The Board subscribes to the view that long-serving directors should not be prevented from forming part of an independent majority. It does not consider that a director’s tenure necessarily reduces his/her ability to act independently and, following appropriate, formal performance evaluations, believes that directors may be considered independent in character and judgement. The Board’s policy on tenure is that continuity and experience are considered to add significantly to the strength of the Board and, as such, no limit has been imposed on the overall length of service of any of the Company’s Directors, including the Chairman. In view of its non-executive nature, the Board considers that it is not appropriate for directors to be appointed for a specified term, although new directors will be appointed with the expectation that they will serve for a minimum period of three years subject to shareholder approval. The Board has adopted a policy whereby all Directors will be required to stand for re-election annually, regardless of their length of tenure.

Board Evaluation

An evaluation of the Board and its Committees as well as the Chairman and the individual Directors is carried out annually. In addition to evaluations carried out by the Board collectively, the Management Engagement and Remuneration Committee on behalf of the Board considers annually whether an external evaluation should be undertaken by an independent agency.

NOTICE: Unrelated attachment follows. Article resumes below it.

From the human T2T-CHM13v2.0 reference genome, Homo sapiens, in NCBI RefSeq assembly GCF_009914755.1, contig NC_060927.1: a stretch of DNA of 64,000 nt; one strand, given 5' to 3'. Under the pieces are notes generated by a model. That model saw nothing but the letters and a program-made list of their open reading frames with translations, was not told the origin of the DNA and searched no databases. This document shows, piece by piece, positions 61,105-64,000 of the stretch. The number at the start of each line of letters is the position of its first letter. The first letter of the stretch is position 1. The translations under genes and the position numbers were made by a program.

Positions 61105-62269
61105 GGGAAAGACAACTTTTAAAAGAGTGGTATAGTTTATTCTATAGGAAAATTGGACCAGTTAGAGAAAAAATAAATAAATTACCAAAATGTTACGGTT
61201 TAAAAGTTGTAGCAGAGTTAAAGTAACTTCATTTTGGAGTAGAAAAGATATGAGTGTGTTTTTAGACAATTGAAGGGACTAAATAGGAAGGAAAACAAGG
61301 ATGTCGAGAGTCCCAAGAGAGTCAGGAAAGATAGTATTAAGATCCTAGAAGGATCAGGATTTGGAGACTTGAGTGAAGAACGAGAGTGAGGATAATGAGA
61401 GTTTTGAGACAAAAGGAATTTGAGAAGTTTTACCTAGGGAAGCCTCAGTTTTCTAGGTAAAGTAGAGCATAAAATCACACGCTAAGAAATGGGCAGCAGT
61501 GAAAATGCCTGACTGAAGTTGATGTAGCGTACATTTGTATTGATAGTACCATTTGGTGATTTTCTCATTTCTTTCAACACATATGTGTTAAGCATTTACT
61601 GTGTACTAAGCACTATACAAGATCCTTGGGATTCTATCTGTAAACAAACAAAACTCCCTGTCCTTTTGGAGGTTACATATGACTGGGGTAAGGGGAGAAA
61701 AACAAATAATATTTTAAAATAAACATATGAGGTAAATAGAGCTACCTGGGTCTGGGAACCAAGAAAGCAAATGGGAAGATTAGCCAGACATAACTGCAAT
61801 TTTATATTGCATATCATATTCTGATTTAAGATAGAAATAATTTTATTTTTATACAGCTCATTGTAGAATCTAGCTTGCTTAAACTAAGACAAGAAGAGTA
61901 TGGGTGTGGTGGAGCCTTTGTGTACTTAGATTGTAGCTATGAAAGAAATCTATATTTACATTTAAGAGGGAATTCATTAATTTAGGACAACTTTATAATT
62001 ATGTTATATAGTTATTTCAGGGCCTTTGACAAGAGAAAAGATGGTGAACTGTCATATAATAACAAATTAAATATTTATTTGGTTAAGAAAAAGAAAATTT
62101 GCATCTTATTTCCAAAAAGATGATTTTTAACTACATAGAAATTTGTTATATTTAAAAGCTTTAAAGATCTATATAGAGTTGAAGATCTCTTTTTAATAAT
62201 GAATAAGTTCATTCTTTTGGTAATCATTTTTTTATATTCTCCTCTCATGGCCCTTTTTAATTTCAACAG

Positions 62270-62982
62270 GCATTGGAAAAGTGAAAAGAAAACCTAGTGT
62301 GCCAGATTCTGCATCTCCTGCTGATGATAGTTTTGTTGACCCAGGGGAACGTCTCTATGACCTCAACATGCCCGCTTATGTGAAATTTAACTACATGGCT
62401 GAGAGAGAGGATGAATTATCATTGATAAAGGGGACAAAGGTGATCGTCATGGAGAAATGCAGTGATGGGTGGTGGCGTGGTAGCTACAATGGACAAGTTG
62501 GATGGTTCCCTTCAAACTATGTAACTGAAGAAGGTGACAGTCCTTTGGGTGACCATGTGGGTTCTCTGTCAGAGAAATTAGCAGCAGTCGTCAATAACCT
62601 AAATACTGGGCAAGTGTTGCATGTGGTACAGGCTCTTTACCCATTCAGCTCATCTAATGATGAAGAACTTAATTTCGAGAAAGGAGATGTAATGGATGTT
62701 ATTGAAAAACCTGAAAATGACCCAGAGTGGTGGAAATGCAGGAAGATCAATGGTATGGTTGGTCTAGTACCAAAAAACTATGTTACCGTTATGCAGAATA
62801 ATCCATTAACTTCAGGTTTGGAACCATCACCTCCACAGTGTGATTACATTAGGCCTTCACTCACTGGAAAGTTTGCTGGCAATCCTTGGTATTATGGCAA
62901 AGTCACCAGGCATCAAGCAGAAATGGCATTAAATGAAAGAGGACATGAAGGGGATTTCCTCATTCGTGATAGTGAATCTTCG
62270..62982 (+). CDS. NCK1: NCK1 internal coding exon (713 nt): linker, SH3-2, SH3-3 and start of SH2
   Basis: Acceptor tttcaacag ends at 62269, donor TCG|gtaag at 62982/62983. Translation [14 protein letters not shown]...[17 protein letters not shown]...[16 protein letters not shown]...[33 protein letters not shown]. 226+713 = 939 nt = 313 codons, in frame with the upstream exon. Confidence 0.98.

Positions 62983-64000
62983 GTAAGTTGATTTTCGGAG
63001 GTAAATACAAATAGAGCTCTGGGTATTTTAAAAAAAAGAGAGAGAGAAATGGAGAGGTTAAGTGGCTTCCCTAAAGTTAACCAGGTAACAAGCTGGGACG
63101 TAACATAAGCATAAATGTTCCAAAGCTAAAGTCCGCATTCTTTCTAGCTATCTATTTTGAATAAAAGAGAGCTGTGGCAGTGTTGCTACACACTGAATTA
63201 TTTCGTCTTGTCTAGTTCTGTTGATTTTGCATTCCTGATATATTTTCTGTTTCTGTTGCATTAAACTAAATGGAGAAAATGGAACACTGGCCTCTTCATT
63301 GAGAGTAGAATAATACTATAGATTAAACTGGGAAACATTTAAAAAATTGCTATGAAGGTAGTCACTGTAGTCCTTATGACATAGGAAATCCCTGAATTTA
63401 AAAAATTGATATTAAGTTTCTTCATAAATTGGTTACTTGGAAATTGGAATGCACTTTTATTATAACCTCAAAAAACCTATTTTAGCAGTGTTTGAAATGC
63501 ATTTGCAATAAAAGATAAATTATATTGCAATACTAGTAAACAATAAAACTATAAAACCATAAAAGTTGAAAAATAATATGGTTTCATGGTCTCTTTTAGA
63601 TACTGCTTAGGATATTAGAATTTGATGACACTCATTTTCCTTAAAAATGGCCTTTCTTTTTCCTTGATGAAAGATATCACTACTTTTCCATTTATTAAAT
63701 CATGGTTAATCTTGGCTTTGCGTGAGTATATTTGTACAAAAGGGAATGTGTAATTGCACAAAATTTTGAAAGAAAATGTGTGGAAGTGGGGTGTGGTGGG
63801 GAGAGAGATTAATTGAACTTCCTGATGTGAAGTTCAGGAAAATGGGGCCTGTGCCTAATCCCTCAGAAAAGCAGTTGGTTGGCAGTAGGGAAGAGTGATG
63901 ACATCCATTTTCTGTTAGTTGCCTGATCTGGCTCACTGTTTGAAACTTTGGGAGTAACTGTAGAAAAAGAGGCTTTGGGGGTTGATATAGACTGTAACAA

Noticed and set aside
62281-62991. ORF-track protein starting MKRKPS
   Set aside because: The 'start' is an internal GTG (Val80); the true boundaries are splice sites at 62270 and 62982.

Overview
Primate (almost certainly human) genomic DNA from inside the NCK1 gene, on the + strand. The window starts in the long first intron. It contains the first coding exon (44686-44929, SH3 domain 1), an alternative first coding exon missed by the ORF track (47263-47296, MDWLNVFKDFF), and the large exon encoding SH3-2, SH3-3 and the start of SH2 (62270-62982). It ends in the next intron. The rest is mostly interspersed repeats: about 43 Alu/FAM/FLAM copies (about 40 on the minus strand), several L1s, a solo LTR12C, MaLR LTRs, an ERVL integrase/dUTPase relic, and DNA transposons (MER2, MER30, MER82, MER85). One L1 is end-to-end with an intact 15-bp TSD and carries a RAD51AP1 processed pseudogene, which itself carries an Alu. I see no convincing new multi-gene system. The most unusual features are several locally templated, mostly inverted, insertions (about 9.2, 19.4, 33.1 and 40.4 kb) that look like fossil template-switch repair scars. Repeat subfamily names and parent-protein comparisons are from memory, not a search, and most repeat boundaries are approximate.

The Chairman acts on the results of the Board’s evaluation by recognising the strengths and addressing the weaknesses of the Board and recommending any areas for development. If appropriate, the Chairman will propose that new members are appointed to the Board or will seek the resignation of Board Directors.

During the year ended 30 April 2021, the performance of the Board, its committees and individual Directors (including each Director’s independence) was again evaluated through a formal assessment process led by the Chairman. This involved the circulation of a Board and Committee evaluation checklist, tailored to suit the nature of the Company, followed by discussions between the Chairman and each of the Directors. The performance of the Chairman was evaluated by the other Directors under the leadership of the Senior Independent Director.

As part of the Board evaluation discussions, each of the Directors also assessed the overall time commitment of their external appointments and it was concluded that all Directors have sufficient time to discharge their duties. All Directors have attended all scheduled Board and Committee meetings and have made themselves available for ad hoc discussions where necessary.